AB - Within-family selective breeding techniques have been used to create two lines of mice to be insensitive (HOT) and two lines to be sensitive (COLD) to the hypothermic effects of an acute 3.0-g/kg ethanol (EtOH) injection. Previous studies have found HOT mice to be relatively resistant to the development of tolerance to this effect, whereas COLD mice readily develop tolerance. The breeding program is currently in selected Generation 52, and the HOT and COLD mice differ by about 10°C (average of both replicates) in their selected hypothermic response. Starting with selection Generation 20, separate lines of mice were inbred from the HOT-2 and COLD-2 selected lines, while selection continued for the original two replicate lines of HOT and COLD mice. To assess whether different dose treatments would produce differential tolerance development in the HOT and COLD selected lines, we administered different dose regimens across 5 days to HOT and COLD mice. The COLD mice developed tolerance while the HOT mice did not, regardless of total EtOH administered. In a separate study, we administered EtOH (3.0 g/kg) to mice for 3 days to assess a shorter tolerance paradigm. We also present here responses to the selection dose of 3.0-g/kg EtOH in the inbred HOT (IHOT-2) and COLD (ICOLD-2) mice tested after 41 generations of brother-sister mating. In addition, we report recent attempts to find doses of EtOH that would produce an equivalent initial hypothermic response in each of the six lines (HOT-1, COLD-1, HOT-2, COLD-2, ICOLD-2, and IHOT-2). When doses were selected to produce similar initial hypothermic sensitivity, tolerance was tested by giving three daily doses and examining the attenuation of the hypothermic response on the third day. All three COLD lines developed significant tolerance, while the HOT lines did not. The HOT and COLD mice provide a genetic model to study mechanisms mediating acute EtOH-induced hypothermia as well as tolerance development.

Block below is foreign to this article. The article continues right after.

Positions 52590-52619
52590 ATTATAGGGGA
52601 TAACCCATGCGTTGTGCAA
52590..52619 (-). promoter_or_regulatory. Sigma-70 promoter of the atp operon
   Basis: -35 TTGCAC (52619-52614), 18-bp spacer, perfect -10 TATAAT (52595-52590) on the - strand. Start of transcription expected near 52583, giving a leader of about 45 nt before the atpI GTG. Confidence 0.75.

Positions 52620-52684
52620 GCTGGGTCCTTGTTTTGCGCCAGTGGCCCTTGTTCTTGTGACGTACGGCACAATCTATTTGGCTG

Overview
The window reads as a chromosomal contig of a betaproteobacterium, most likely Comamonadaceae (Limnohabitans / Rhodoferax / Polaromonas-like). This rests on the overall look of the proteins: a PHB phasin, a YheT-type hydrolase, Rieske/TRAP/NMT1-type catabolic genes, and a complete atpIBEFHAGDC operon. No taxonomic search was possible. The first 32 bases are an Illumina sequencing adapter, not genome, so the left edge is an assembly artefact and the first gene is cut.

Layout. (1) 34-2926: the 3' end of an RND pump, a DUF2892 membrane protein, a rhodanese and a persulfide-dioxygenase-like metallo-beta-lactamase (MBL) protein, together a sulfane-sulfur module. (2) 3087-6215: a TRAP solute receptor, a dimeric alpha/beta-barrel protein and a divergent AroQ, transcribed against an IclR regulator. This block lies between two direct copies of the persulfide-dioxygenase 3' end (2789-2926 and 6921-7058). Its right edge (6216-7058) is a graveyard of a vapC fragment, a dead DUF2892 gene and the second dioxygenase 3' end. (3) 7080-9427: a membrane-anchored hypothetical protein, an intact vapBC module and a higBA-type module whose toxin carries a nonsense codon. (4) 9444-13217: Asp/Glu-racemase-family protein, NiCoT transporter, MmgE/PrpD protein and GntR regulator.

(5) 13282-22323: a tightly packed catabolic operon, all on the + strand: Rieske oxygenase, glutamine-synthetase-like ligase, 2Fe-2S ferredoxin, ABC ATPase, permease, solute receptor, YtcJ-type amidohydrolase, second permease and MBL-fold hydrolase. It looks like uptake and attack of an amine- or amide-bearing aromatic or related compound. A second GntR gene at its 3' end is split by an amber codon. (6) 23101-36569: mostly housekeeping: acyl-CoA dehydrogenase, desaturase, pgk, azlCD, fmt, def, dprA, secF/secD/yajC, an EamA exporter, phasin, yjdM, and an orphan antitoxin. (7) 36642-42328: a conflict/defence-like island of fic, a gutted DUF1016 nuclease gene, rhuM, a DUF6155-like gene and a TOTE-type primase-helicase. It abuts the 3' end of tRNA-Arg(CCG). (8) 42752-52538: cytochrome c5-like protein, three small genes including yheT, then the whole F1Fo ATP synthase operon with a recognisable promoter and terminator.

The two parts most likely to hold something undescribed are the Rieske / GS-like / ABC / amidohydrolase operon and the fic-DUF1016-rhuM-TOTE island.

KW - COLD mice

KW - Ethanol

KW - HOT mice

KW - Hypothermia

KW - Inbred strains

KW - Selected lines

KW - Tolerance

UR - http://www.scopus.com/inward/record.url?scp=0034488603&partnerID=8YFLogxK

UR - http://www.scopus.com/inward/citedby.url?scp=0034488603&partnerID=8YFLogxK

U2 - 10.1016/S0091-3057(00)00427-5

DO - 10.1016/S0091-3057(00)00427-5

M3 - Article

C2 - 11166073

AN - SCOPUS:0034488603

VL - 67

SP - 821

EP - 829

JO - Pharmacology Biochemistry and Behavior

JF - Pharmacology Biochemistry and Behavior

SN - 0091-3057

IS - 4

ER -